The ideas I propose may not seem possible, but not making massive changes to the system means we’ll probably be facing the same problems we face now in 20-30 years.

    I feel that forums like this and the potential of the Internet for thousands of people to connect and share ideas offers the greatest potential that some day we will find investors and leaders who will help us create a “better operating system” for how our sector supports the work it has responsibility for.

  • BY Jennifer Lentfer

    ON August 30, 2011 08:31 AM

    In my own field of international development aid, I agree that we need practitioners who care about ownership and that means we all need to create more “what if” moments for ourselves to explore ideas and possibilities to make this principle into a reality. See the related post on my blog:

  • Okiror Samuel, ED Peoples' Interventions Worldwide's avatar

    BY Okiror Samuel, ED Peoples' Interventions Worldwide

    ON August 30, 2011 10:16 AM

    Dear New friend,

    This is an inspiring brief. I have just started an NGO as named above ; I am backed by 2 Anglican Bishops and 8 highly placed development practitioners.  I am an Economist of 46 yrs of age and just exited from an executive job I held for 17 yrs of my career. Now I am caught up in a new organization- how to proceed and attain our mission; reaching out to the poor in Uganda. Please, let us remain connected to share all such briefs and other development resources.

    Thank you.


  • BY Jim Hyatt, Vescelius Hyatt, Inc.

    ON August 30, 2011 11:03 AM

    1. Shift the focus from pursuing the mission to completing the mission. It’s not what we do but why we do it. Every social service NPO then has the goal of putting itself out of business, of ending the problem. Mission statements generally talk in terms of activity. They describe what we do. They seldom describe what the result or outcome looks like. What does successful accomplishment of the mission look like? Would we know it if we saw it? Instill that mindset in every new NPO from the E.D. on down.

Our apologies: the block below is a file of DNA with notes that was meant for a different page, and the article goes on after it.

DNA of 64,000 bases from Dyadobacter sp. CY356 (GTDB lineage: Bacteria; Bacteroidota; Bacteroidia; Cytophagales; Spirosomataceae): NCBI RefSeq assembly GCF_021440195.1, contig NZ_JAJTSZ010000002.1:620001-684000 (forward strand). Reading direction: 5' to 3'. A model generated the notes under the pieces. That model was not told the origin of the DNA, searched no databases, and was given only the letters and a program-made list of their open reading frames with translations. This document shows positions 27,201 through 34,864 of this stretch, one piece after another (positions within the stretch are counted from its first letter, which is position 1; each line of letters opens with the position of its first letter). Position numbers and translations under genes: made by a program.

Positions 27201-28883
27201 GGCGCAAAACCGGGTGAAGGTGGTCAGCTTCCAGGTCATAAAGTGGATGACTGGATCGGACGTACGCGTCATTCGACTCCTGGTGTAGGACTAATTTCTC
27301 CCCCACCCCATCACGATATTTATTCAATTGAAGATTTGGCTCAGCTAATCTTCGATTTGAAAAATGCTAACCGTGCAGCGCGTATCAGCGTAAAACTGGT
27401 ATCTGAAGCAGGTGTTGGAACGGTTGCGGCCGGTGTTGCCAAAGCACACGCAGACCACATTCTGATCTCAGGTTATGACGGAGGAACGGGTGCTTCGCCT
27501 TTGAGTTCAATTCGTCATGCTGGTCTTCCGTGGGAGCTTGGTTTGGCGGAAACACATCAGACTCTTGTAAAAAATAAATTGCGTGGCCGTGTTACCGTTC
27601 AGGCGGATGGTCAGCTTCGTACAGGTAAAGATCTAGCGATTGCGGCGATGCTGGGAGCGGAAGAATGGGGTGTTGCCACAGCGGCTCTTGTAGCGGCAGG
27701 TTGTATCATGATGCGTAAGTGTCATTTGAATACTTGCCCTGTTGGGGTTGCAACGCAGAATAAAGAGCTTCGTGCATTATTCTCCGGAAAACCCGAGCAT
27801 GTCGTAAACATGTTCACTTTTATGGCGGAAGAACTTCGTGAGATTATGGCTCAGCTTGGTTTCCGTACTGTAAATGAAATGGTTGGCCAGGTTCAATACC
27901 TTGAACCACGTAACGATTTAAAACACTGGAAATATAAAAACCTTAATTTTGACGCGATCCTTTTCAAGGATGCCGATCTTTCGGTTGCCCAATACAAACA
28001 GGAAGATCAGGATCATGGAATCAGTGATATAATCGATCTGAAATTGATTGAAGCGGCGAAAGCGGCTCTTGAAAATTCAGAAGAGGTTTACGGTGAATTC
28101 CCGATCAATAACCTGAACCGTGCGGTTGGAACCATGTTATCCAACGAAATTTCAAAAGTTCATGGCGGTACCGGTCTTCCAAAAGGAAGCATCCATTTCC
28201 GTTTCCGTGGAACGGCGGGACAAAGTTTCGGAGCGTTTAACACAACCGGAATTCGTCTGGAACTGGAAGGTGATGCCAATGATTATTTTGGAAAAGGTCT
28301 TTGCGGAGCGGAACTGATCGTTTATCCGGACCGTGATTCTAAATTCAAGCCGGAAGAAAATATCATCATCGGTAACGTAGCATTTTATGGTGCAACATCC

2. Know how to distinguish customers/clients from owners/constituents. They are not the same and the confusion is costly. NPOs who confuse the distinction do not know who they are accountable to or for what. On whose behalf does the organization exist? What voice do they have in deciding what the organization intends to accomplish?

    Many clients or customers or beneficiaries are also owner/constituents. How do you separate these two parts in one person? Each part has different needs and voices to be heard and the NPO needs the skill to know how to talk to each.

    3. Instill more of a business mindset in the NPO. What is the market analysis? Are there redundancies? Overlapping missions? Overlapping funding requests to accomplish the same or similar ends? Where are the opportunities for strategic alliances with other organizations, for profit, non-profit or governmental, that will create a more effective response to the need and solve it sooner? Should we merge with another organization, or separate ourselves from the current organizational structure? What criteria would we use to make that decision? Does our strategic plan follow our ends, or does the tail wag the dog?

    4. A clear understanding of the role each part of the NPO plays. Do we expect the old ‘wealth, work and wisdom’ from our board or something else? Does the board have its own criteria for effectiveness separate and apart from management and the mission? How does it distinguish itself from the role of management and hold management accountable? Or are the lines blurred, leading to confusion of roles, micromanagement, loss of accountability and frustration?

    At every level, from the board through the CEO to the various levels of management, is it understood how to create effective expectations of performance and monitor their fulfillment? Does every employee understand what he or she is there to accomplish and how that fits into the overall plan of accomplishment so that every effort is bent toward the result rather than today’s activity? Does accountability begin at the individual level and lead to organizational accountability?

  • Mazhar Monis Shadow-pak's avatar

    BY Mazhar Monis Shadow-pak

    ON September 3, 2011 03:08 AM

    Request for partnership

  • Donovan McLaren  Executive Director   Kevoy Commun's avatar

    BY Donovan McLaren Executive Director Kevoy Commun

    ON September 3, 2011 07:51 PM

    KCDI is pleased to know that our regional brother in the NGO sector were afforded your expertise in the areas of Capacity Building. May I suggest that you visit the IDB website.  There are several project documents available to which one can draw reference as it relate to Capacity Building, Organizational strengthining Project Planning ect.

    Jamaica has contributed significantly to this website re projects and programmes. There are also programmes which are Caribbean in nature. KCDI having conducted regional projects of this nature would galdy offer any assistance as may be required.